UN vetoes Kosovo border resolution

  • From: "Muslim News" <editor_@xxxxxxxxxxxxxxx>
  • To: <submit@xxxxxxxxxxxxxxx>
  • Date: Sun, 26 May 2002 10:12:33 +0100

The United Nations mission in Kosovo has taken the unprecendented step
of invalidating a resolution taken by the province's local assembly,
which was seeking to challenge a territorial settlement. 

The UN administrator in Kosovo, Michael Steiner, within minutes declared
"null and void" the resolution adopted by the ethnic Albanian-dominated
assembly which rejected a border agreement between Yugoslavia and

Kosovo, which borders Macedonia, legally remains part of Yugoslavia. The
unanimously passed resolution is being viewed as an attempt by the
province to act as an independent state. 

The incident is also seen as the most serious rift in relations between
the province's ethnic Albanian leadership and the UN since the world
body took charge of the province in June 1999. 

The vote is also likely to earn strong criticism from Belgrade - and has
already prompted a walkout from the assembly by the Serb deputies. 


Ethnic Albanian MPs - who press for Kosovo's outright independence -
have been unhappy with the border agreement between Yugoslavia and
Macedonia since it was signed last year. 

They say that over 4,000 hectares of land were removed from Kosovo
without any consultation with the local population.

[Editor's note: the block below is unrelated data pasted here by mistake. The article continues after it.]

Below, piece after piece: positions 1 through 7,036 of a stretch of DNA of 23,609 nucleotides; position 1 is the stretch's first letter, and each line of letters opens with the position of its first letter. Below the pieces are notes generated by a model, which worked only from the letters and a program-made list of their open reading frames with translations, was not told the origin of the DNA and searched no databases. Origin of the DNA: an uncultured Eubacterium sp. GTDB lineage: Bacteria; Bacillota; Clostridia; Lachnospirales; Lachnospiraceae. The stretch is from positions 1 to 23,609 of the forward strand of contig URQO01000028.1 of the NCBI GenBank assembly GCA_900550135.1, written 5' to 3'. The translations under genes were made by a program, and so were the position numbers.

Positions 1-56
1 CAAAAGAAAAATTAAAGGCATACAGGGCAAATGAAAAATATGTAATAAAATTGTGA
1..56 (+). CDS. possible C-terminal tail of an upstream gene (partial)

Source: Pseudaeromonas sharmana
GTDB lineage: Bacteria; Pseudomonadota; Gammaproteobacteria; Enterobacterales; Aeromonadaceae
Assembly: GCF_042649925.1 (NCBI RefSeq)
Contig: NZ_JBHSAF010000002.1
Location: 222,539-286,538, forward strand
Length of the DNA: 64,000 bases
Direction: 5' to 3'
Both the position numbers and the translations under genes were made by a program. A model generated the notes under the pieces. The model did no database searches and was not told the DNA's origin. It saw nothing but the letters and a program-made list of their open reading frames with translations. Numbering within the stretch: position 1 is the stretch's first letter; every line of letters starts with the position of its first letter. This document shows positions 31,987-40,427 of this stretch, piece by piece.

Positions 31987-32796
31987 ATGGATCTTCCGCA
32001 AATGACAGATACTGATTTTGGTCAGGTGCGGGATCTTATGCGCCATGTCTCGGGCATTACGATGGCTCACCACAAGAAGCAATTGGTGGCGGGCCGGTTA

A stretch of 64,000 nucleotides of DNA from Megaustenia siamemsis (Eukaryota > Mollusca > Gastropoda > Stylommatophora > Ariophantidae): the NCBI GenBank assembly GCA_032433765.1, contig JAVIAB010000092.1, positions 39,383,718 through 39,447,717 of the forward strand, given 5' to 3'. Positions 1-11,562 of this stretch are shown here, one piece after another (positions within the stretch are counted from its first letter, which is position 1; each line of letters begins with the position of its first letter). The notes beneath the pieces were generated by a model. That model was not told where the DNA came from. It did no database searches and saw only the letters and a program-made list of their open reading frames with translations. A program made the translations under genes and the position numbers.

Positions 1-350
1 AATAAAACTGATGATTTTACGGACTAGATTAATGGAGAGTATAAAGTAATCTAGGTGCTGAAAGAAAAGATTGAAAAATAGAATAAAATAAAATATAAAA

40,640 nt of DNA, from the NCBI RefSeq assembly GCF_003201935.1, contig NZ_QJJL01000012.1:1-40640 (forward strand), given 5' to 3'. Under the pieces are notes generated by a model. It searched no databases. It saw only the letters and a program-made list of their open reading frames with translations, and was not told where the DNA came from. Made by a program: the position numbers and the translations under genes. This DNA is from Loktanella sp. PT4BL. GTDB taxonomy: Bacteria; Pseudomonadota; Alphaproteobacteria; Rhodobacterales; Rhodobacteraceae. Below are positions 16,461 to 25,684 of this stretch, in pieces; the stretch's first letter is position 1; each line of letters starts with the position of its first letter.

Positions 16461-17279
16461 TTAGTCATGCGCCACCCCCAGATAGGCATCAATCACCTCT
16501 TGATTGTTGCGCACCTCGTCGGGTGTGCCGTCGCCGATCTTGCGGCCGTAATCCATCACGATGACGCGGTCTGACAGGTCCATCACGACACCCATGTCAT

The BBC's Nicholas Wood in Pristina says that while some UN officials
have sympathised with the MP's grievances, the UN Security Council and
the European Union, have warned that the assembly has no rights to
discuss issues affecting the region's borders or internal security. 

Letters from the Security Council and the EU not to go ahead with the
vote were presented to the assembly before the session. 

They warned that Kosovo's reputation would be damaged if the motion was


Nevertheless, the assembly went ahead with the resolution. 

This in turn prompted the Serbian deputies to leave the parliament,
saying they would no longer take part in the assembly or the province's
government unless the motion was rejected. 

The 120-strong Kosovo's first multi-ethnic assembly opened its inaugural
session in December 2001, following elections the month before. 

But the UN retained the final say on the most contentious policy issues,
banning the assembly to vote for the province's independence. 

Source:  BBC

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